Rolls Royce Wraith connecting with creators of the Facebook generation

2013 Rolls-Royce Wraith
Whatever you do, don’t call Rolls-Royce’s new Wraith a two-door Ghost. The Goodwood-based maker of super luxury cars is understandably keen to stress that the differences between the two cars are more than skin deep.

Whatever you do, don’t call Rolls-Royce’s new Wraith a two-door Ghost. The Goodwood-based maker of super luxury cars is understandably keen to stress that the differences between the two cars are more than skin deep.

In a bid to attract the attention of younger, but equally well-heeled buyers as for its flagship Phantom and Ghost ranges, a two-door coupe was envisioned as the best approach. And, according to company bosses, while the Wraith’s focus remains firmly on the side of comfort and refinement, it’s also been tasked to inject a little extra excitement into the driving experience.

For all this talk of separating Ghost from Wraith, at an engineering level the latter does share much with the former. The basic platform and powertrain can indeed be traced back to the Ghost, although that’s where the similarities end.

Visually, the Wraith possesses a number of clever details to ensure it stands out in an otherwise conservative market, from the car’s subtly recessed trademark grille to the eye-catching elongated door handles.

The rounded rump also does much to flatter its not inconsiderable footprint. Although, being a Rolls-Royce, it’s always going to be wider and taller than your average luxury car, the upside is most obvious when sat in the back. The Wraith might be a two-door coupe but it’s also a genuine four-seater. The car’s oversize doors help with access and there’s no problem getting comfortable once inside.

From the two-tone exterior - fancy a sparkling blue base and silver roof? - to the near endless possibilities inside, there’s scope for buyers young and old. And then there’s the generous application of wood covering the inside of the car’s doors. If you needed any further proof that you’re comfortably in ‘no expense sparred’ territory, this is it.

There’s also a certain ‘don’t spare the horses’ approach with the Wraith’s performance. Although powered by Rolls-Royce’s familiar 6.6-litre V12 turbo petrol motor, this is the Goodwood firm’s most potent model to date, thanks in the main to the considerable 624bhp on tap. The zero to 62mph sprint is despatched in a mere 4.4 seconds, not bad for a 2.4 tonne car.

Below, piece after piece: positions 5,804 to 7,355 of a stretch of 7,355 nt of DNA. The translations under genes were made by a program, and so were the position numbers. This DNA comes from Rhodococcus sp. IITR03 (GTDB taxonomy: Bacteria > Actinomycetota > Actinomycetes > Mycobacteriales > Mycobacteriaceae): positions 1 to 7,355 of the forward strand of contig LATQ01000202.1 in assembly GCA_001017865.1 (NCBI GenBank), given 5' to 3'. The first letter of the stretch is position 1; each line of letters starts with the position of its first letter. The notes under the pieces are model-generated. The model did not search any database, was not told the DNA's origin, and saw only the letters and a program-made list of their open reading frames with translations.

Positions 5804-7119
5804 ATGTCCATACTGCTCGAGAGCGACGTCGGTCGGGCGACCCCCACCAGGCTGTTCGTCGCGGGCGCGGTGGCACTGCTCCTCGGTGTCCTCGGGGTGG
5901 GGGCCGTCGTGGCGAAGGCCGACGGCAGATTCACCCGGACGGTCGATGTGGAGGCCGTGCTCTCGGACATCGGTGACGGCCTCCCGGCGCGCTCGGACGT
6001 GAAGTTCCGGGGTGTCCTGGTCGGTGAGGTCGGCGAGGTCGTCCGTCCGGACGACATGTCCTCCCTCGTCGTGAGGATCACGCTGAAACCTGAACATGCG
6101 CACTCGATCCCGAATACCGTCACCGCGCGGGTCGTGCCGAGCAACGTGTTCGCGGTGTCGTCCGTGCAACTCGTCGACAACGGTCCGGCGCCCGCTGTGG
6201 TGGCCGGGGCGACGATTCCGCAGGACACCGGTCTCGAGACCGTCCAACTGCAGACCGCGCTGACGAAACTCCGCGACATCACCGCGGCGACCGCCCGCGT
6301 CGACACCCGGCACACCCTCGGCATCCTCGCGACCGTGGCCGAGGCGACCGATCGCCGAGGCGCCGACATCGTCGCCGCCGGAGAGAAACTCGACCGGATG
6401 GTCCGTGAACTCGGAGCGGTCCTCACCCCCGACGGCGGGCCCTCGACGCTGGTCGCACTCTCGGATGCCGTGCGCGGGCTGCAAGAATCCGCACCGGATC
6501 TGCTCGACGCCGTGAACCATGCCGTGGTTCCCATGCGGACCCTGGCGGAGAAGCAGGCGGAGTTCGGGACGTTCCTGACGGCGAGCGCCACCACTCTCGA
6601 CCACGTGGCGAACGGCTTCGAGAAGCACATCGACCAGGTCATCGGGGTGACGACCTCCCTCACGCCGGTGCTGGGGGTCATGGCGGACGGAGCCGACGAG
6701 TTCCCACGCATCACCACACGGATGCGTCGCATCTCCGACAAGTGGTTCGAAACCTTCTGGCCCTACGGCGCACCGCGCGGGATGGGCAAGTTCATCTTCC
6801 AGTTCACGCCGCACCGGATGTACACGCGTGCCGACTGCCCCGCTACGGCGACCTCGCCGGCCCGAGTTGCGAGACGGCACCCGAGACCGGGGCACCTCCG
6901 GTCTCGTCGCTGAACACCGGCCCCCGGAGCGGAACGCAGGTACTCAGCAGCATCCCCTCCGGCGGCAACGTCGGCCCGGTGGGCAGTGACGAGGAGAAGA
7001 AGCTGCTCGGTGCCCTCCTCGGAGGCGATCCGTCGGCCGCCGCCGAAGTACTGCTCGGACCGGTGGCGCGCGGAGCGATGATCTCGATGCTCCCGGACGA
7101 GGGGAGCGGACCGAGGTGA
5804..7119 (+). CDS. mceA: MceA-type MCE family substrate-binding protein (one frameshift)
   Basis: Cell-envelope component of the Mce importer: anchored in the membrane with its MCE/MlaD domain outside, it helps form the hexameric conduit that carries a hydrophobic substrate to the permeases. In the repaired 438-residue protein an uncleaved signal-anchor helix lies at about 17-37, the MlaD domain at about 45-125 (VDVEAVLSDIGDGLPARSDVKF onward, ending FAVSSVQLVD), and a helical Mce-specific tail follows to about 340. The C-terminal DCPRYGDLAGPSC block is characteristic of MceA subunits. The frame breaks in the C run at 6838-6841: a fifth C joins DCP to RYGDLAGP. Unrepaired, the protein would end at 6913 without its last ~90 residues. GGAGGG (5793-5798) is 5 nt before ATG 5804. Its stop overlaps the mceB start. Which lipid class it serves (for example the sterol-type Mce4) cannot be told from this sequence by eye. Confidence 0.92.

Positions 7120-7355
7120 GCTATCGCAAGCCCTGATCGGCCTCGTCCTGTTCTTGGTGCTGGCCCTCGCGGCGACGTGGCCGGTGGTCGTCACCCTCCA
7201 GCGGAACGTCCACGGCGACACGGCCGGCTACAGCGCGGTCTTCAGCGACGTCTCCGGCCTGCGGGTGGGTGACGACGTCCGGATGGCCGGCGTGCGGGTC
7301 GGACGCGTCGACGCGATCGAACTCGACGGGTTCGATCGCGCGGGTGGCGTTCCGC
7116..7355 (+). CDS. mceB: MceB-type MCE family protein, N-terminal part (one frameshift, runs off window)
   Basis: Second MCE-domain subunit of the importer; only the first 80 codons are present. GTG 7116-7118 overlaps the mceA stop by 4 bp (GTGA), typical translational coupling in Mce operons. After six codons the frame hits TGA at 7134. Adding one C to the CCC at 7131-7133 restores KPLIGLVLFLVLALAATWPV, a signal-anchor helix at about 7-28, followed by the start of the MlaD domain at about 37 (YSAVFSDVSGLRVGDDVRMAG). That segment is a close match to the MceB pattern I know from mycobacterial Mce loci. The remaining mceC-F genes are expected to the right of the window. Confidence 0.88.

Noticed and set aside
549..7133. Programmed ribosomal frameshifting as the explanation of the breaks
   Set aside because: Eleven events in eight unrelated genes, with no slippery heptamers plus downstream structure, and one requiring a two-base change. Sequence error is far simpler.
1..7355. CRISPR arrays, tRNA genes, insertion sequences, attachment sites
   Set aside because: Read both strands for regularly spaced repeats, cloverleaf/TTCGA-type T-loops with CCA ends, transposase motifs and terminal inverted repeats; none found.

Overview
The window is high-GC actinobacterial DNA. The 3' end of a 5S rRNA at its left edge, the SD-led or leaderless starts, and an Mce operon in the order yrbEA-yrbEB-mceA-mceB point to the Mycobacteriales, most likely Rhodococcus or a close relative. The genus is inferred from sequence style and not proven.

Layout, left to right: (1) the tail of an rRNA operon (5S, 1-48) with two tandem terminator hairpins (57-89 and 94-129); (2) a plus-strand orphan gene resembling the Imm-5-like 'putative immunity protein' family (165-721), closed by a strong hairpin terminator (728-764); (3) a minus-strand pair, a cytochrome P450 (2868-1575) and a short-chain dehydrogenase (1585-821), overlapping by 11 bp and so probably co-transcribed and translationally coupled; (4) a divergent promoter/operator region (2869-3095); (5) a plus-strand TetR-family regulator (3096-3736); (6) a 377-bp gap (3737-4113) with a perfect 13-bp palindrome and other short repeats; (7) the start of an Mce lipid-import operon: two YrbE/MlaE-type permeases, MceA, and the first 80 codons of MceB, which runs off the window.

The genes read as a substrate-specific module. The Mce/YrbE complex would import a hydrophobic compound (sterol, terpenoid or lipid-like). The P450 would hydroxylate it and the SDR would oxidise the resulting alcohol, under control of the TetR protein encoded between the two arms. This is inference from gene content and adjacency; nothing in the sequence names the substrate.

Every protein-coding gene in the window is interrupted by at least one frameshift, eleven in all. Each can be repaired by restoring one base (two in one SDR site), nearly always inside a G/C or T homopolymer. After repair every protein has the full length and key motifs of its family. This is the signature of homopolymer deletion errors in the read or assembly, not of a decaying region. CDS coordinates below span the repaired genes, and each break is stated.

Power isn’t everything in the Wraith universe but it sure does help. When you want to waft you can do it with ease; the eight-speed auto gearbox always manages to be in the right gear at the right time. Factor in Rolls-Royce’s trademark fingertip-light steering and even the tightest of turns in a crowded city environment are a doddle.

That all this can be done without any hint of engine or tyre noise shattering the serenity of the cabin ambience is another reason why the Wraith is a cut above the mainstream - and cheaper - opposition.

But it’s that promise of brisk performance that’s likely to appeal to buyers wanting to take the helm on a regular basis. There’s no question the Wraith can shift when you’re in the mood. Thanks to light but communicative controls, its size is no barrier to enjoyment on sinuous country roads - it all boils down to driver confidence.

Ride comfort at speed keeps Rolls-Royce’s reputation intact, while its agility belies its size. Overall, the Wraith delivers on its maker’s claims that it’s a convincing continent-crosser, leaving you just as refreshed at the end of journey as when you started. However, lean on the Wraith’s ample power reserves and you uncover a more boisterous side to this luxo-coupe. Replete with bellowing exhaust and hunkered down stance, comparisons of iron fists inside velvet gloves are appropriate.

Glamorous in a way the Ghost is conservative, and driver-focused in a way unmatched elsewhere in the premium luxury market, it’s Rolls-Royce’s successful attempt at connecting with the creators of the Facebook generation.